The Last Detail
Two months before my April wedding, during some of the most frenzied days of prenuptial prep, I put down my list of to-do's and took a trip to meet two friends in Mexico. I hadn't seen them together in years, and this was my bachelorette getaway. At our tiny seaside hotel, I was relieved not to have to think about invitations, cake stands or RSVPs, and, for the most part, lost in conversation and margarita-ordering, I didn't. Only once in a while, my friends told me, would I withdraw and get quiet. My face would get cloudy. My nostrils might flare.
"Are you thinking about Natalie again?" one of them would ask.
Natalie. Light of my life, fire of my soul. They'd heard plenty about her. Whatever my gripes -- and they were numerous -- this was a relationship I was stuck in. Natalie was my wedding planner. Until the 150 people my fiance, Rob, and I had invited to Baltimore came, ate and took home the centerpieces, Natalie would continue to be the second-most important person in my life.
FROM THE BEGINNING, I knew I wouldn't be the easiest client Natalie ever had. I come from a very opinionated family, and the eight years I lived in New York City just made that tendency worse. Generally, people don't refer to me with adjectives like "easygoing" or "relaxed." If my fiance (now husband) weren't the most preternaturally calm man on the planet -- a genuinely laid-back Midwesterner -- well, you wouldn't be reading this piece right now.
Yet things with Natalie had started on a note of pure sunshine.
It was about seven months before the day Rob and I had chosen to get married. I had arranged to take a couple of weeks off between jobs, figuring that would allow me to take care of the big stuff myself: Book a church and a caterer, maybe even get a dress. We'd already found a reception site. How long could this take? I bought Wedding Planning for Dummies and an armload of bridal magazines and joined a couple of online bridal boards. Piece of cake, I thought.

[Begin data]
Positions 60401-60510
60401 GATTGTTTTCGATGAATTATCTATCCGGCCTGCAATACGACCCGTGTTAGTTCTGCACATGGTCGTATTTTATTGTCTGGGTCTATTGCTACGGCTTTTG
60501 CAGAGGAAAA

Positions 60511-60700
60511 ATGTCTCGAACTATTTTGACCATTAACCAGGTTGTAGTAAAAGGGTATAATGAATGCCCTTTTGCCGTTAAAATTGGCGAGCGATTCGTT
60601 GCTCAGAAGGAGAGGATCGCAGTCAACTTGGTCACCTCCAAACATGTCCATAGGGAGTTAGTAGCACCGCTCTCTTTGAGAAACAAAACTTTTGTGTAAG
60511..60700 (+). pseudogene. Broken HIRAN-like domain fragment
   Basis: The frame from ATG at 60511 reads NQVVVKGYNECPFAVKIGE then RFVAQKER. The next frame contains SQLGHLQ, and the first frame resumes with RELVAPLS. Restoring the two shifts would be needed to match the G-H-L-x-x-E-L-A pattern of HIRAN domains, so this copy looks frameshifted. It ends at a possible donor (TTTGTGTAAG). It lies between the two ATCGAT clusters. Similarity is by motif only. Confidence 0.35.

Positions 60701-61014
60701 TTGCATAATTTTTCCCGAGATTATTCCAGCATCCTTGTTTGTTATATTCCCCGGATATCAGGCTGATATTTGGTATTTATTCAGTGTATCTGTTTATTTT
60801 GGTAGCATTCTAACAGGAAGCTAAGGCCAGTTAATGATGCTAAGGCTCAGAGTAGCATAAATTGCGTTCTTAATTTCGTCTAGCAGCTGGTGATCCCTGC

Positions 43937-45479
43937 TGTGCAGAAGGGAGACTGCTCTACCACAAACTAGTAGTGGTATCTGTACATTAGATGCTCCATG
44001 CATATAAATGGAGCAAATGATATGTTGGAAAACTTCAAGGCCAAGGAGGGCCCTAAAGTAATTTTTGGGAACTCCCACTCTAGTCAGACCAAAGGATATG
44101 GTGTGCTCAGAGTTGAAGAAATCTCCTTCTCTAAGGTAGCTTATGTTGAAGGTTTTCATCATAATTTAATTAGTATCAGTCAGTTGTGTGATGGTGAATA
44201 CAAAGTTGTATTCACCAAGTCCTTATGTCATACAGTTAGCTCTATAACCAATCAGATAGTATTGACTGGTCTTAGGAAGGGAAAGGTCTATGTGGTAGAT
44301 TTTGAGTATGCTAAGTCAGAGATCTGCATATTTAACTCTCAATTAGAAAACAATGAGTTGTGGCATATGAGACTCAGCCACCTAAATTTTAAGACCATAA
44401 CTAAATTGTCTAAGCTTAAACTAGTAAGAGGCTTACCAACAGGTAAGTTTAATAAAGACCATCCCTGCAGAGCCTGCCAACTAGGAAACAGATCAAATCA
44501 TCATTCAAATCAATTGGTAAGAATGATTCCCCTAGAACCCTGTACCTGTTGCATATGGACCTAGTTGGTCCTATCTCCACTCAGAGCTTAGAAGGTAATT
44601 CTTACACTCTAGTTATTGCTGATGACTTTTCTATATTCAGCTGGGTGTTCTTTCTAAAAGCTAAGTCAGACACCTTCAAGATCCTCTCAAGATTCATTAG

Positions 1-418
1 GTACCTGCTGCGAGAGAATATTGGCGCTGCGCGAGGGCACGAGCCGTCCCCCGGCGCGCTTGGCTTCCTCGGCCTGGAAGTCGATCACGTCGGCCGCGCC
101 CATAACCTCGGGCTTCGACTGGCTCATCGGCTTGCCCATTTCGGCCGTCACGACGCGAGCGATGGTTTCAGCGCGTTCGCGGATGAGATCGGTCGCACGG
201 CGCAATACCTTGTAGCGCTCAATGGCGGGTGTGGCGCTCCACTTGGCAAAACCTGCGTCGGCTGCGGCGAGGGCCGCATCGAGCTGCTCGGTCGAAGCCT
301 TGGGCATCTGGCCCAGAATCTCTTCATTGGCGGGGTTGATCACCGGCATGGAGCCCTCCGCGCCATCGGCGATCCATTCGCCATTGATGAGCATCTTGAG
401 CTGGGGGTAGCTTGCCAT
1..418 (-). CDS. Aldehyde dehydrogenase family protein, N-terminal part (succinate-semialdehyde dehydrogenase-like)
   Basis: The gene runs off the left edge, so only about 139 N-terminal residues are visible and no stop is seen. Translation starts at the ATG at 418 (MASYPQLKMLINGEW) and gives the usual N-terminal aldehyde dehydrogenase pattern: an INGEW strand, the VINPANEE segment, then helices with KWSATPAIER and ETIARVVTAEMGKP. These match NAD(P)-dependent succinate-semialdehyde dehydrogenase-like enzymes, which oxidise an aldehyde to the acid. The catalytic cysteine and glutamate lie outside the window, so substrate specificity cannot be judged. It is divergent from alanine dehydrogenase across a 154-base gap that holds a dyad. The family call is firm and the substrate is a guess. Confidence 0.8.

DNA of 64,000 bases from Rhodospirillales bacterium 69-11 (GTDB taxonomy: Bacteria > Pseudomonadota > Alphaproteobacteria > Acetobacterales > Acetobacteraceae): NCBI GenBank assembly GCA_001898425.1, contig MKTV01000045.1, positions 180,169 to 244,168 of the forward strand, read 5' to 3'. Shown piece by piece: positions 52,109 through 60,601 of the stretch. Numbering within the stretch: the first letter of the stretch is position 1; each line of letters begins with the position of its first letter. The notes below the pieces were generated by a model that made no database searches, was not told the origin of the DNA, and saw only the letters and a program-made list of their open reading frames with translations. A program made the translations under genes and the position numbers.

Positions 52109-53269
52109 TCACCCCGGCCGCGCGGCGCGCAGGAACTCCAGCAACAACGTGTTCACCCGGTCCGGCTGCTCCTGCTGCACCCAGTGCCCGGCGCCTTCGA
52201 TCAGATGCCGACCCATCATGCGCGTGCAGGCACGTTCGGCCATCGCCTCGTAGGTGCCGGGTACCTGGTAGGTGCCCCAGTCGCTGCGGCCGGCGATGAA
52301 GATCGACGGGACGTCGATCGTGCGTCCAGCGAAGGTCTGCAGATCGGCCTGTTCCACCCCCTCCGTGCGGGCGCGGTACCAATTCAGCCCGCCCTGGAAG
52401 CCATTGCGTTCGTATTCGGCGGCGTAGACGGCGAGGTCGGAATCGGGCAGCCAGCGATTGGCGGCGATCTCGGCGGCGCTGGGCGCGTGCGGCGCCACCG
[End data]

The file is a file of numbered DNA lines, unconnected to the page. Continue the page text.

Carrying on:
Little did I know. According to my sources, I was late, late, late. The best vendors booked a year or more in advance. Dresses took months to get delivered. On the wedding Web site the Knot, my automated to-do list showed dozens of items already in arrears -- from finding an officiate to deciding on my "colors" -- and 100 more barreling down on me over the next few months.
The news on the money front was equally hair-raising. Rob and I had agreed to a budget of $20,000, a number that seemed more than adequate, considering it once had been my annual salary. But when estimates began coming in from caterers -- food being a wedding's largest expense -- I got the feeling that this number wasn't the bounty I'd imagined.
From my post-wedding vantage point now, it seems ridiculous that I let the situation frighten me. After all, many couples put together inexpensive weddings without Normandy invasion-level planning. But, at the time, I was already coming under the clouds of my own perfect storm of wedding insecurity.
In my immigrant family, my wedding would be the first in the United States and, on my father's side, the first traditional wedding since that of my very Catholic grandmother. One of her children had eloped, and another had married by proxy -- I wanted to give her, finally, the full church-and-reception experience she'd always wanted. My parents, I knew, had recently been to several weddings hosted by their lifelong friends. They'd be worried about breaches in etiquette and how ours stacked up. I didn't want to disappoint them.
And then there was the unfortunate question of taste, another personal weak spot. Traditionally, my idea of home decor has been of the mounted-deer head, fake-flowers variety. That is, honestly, what I like -- though I know most of the world doesn't. Now, too many hours getting punch-drunk on the perfect pictures in Martha Stewart Weddings had raised, to say the least, some unfortunate expectations. Understated chic it had to be, and if I couldn't pull it off, I'd hire someone who could.
Enter Natalie. I'd e-mailed her after coming across her company's Web site, which opened with a black-and-white photo of an exuberant young bride kicking up one high-heeled shoe. "Fresh, timeless, chic," said the tagline. I was hooked.